Questions tagged [cognitive-neuroscience]

For questions regarding the study of the underlying neural substrates of cognition, especially those at the crossroads of psychology and neurobiology

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23
votes
3answers
53k views

Is there scientific evidence on the benefits of binaural beats?

When two coherent sounds with nearly similar frequencies are presented to each ear respectively with stereo headphones, the brain integrates the two signals and produces a sensation of a third sound ...
17
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1answer
7k views

Are there benefits to learning to write with your non-dominant hand?

There are some articles on the web that recommend learning to write with your non-dominant hand to get in touch with your inner child or a higher power, increase your creativity and be more open-...
17
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2answers
504 views

Do the neural substrates behind motivation to retain/dispose of property govern whether certain people view their friends and partners as possessions?

I'm trying to understand why people have sometimes have the ability to sever ties with valuable connections, e.g., people that have up until that time meant a lot to them. Colloquially, people use ...
16
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1answer
1k views

How do we hear our inner voice?

How do we perceive inner speech? Does it follow the same neural pathways as normal acoustic speech? If yes, what is the extent of overlap between the two neural pathways?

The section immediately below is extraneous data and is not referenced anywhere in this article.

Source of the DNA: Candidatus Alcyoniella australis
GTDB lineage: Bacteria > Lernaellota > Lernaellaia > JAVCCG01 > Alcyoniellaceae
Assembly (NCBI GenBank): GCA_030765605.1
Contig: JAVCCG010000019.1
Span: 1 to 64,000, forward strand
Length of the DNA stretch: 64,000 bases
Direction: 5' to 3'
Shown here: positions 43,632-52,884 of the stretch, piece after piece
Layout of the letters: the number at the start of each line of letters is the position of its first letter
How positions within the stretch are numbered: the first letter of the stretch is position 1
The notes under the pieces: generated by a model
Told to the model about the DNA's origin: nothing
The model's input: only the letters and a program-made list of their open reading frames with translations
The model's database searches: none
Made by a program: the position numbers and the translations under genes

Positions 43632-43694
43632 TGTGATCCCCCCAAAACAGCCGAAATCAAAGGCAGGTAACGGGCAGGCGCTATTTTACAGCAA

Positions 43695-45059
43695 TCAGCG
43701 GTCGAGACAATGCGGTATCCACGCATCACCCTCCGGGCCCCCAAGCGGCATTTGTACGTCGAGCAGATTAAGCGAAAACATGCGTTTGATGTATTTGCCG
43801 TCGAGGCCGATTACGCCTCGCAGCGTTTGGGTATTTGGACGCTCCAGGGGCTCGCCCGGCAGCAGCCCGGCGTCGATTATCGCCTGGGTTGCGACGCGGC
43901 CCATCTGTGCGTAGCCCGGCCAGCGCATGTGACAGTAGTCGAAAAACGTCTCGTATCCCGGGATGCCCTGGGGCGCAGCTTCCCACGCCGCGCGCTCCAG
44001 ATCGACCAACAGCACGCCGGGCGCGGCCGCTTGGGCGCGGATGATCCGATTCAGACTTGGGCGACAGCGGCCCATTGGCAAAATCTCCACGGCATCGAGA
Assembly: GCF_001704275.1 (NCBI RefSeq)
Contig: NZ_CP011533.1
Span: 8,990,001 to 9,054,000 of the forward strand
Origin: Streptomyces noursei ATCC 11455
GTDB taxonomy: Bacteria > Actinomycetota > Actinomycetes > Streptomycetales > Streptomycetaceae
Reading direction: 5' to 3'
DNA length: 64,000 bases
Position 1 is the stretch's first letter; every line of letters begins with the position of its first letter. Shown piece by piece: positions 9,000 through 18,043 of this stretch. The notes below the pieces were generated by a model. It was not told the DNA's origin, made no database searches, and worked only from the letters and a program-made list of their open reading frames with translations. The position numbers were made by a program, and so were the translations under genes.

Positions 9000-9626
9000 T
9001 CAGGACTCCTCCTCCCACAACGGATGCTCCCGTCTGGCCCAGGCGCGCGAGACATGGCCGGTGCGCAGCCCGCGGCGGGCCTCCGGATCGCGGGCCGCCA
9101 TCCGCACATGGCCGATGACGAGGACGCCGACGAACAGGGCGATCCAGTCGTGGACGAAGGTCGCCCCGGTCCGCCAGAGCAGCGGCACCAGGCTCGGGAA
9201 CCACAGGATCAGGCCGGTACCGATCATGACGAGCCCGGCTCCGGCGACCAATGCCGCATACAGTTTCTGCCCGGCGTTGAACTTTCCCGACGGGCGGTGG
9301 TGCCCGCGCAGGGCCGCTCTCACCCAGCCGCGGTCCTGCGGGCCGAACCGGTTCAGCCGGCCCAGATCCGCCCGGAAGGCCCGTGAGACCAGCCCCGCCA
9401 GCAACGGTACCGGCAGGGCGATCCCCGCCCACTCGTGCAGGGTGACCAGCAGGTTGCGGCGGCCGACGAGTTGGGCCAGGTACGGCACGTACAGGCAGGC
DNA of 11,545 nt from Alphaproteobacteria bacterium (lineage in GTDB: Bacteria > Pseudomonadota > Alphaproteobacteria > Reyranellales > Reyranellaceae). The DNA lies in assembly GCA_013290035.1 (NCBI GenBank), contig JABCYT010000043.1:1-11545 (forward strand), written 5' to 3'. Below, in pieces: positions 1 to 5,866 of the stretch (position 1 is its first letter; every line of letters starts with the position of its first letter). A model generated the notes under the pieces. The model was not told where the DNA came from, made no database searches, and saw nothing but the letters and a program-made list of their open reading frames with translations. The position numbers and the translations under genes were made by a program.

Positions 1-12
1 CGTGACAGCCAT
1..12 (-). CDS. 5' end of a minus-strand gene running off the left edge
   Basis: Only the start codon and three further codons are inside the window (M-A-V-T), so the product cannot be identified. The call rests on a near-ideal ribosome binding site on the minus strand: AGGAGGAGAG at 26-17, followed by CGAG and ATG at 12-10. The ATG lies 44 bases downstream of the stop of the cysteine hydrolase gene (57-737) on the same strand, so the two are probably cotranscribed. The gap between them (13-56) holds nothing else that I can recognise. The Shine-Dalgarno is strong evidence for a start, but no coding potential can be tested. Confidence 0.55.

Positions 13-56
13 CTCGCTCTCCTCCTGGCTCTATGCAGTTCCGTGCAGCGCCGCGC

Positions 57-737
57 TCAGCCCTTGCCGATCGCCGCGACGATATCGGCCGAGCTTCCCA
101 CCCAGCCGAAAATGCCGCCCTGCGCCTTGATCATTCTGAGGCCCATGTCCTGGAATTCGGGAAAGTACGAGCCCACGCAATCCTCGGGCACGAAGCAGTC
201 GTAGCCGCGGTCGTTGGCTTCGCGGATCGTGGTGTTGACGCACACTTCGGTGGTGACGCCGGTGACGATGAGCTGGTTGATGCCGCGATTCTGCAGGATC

15
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1answer
534 views

How does the brain calculate velocity?

How does the human brain calculate velocities? For example, when crossing a road and seeing a car coming towards you, how does the brain actually compute the rough velocity of the vehicle and your own ...
14
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1answer
814 views

What is the neurological basis of maintaining self discipline?

Self Discipline, as defined in this meagre Wikipedia article as being as the ability to motivate oneself in spite of a negative emotion This is partly distinct from self control and willpower ...
12
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1answer
526 views

Is there evidence to suggest that music can trigger release of a particular kind of neurotransmitter?

I've recently listened to a podcast, "The music in your brain", in which Dr. Daniel Levitin suggests that: Soothing music can trigger release of oxytocin Sad music triggers release of prolactin An ...
12
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2answers
371 views

Does dopamine signal become stronger when goal distance is defined using time?

Howe et al (2013) found that a dopamine signal becomes stronger as a goal is approached. The experiment involved rats running in a maze. If the rats were close to solving the maze, the dopamine signal ...
12
votes
1answer
187 views

By which neuronal mechanisms does music make us happy or sad?

There are brain regions (X) that show stronger activation for joyful music, regions (Y) that show stronger activation for sad music, and regions (Z) that show similar activation for both. Assuming ...
11
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1answer
1k views

How does intelligence or general cognitive ability vary with level of CO₂?

The cognitive ability of humans is varies with the concentration of CO₂ in breathing air. But how does it vary? A very high concentration causes sleepiness, and sleepiness is a state of reduced ...
11
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3answers
299 views

What are the cognitive and neurological bases for apathy?

Apathy, or effectively the feeling of "not caring" or putting it colloquially, "not giving a rats", is something that most of us get sometime or another in varying degrees. My question is, what are ...
10
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2answers
665 views

Why do people who stutter have less difficulty singing than speaking?